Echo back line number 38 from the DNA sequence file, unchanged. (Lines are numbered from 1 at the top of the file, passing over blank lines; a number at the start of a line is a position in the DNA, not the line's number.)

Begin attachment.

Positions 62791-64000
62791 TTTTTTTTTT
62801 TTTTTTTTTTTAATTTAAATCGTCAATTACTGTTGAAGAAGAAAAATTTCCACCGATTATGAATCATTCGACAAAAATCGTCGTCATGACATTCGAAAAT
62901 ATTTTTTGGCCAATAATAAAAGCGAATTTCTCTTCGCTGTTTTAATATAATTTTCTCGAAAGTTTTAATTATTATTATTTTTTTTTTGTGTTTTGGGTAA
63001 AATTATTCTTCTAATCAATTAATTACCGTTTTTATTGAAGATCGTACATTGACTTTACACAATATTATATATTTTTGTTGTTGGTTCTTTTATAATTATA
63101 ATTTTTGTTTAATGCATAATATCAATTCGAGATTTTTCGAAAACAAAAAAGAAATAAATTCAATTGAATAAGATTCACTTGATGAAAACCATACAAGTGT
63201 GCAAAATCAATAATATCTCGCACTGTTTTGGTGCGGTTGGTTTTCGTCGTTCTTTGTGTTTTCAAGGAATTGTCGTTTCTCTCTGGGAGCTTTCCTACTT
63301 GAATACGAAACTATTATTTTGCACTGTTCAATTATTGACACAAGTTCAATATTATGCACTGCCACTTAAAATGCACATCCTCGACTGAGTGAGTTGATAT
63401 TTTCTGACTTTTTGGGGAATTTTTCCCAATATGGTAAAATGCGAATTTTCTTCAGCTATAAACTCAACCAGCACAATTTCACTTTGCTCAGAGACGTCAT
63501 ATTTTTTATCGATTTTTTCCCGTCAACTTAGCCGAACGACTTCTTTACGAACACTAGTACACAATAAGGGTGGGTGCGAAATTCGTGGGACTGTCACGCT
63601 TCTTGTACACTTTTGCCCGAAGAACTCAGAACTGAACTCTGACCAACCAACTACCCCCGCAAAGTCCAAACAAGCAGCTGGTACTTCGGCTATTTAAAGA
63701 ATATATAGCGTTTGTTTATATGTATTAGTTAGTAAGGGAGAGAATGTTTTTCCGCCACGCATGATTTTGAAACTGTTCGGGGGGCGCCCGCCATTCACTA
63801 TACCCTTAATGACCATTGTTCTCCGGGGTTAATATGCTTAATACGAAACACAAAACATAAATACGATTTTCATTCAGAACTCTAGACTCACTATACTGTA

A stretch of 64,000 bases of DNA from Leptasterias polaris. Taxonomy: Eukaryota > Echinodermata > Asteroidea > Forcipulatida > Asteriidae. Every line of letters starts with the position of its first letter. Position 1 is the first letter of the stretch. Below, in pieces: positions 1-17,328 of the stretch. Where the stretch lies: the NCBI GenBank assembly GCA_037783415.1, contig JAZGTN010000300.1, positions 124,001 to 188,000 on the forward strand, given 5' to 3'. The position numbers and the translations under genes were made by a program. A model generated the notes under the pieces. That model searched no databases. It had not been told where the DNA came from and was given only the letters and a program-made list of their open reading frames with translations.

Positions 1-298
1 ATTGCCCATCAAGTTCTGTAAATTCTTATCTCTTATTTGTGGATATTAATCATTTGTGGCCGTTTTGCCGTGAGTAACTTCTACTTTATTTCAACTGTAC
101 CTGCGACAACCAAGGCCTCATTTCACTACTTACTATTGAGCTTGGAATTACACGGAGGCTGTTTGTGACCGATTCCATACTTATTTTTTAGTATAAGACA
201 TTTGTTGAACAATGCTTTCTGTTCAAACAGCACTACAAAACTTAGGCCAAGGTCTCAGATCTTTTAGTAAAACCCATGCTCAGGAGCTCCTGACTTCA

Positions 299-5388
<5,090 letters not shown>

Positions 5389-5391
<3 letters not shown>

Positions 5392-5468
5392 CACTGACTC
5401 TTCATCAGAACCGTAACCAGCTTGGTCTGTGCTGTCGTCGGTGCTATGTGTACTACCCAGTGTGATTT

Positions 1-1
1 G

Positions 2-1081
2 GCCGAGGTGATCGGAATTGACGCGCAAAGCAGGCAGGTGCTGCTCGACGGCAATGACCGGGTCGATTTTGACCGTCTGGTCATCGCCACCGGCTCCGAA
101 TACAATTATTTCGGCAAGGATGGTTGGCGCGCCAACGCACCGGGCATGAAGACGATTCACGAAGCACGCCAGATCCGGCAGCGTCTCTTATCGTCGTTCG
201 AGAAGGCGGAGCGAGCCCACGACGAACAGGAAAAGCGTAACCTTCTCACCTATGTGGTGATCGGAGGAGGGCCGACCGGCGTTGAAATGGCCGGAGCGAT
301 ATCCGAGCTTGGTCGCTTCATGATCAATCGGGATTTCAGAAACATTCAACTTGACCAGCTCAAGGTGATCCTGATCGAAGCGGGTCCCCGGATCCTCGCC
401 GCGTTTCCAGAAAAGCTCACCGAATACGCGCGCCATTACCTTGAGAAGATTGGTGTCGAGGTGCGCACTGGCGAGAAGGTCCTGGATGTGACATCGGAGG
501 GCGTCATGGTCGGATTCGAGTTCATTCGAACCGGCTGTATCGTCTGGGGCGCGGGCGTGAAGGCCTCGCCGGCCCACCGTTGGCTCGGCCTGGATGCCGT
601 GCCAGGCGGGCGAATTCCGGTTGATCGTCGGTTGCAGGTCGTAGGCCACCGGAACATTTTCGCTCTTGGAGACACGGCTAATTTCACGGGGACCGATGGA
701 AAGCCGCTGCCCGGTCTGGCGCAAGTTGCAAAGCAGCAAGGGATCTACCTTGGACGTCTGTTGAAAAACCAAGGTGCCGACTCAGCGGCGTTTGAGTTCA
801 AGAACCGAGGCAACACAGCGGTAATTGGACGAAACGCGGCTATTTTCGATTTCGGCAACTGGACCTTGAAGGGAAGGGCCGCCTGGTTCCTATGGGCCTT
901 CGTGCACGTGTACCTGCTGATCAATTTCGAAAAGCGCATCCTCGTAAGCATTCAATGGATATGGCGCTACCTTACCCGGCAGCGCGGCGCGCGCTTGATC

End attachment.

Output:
901 CGTGCACGTGTACCTGCTGATCAATTTCGAAAAGCGCATCCTCGTAAGCATTCAATGGATATGGCGCTACCTTACCCGGCAGCGCGGCGCGCGCTTGATC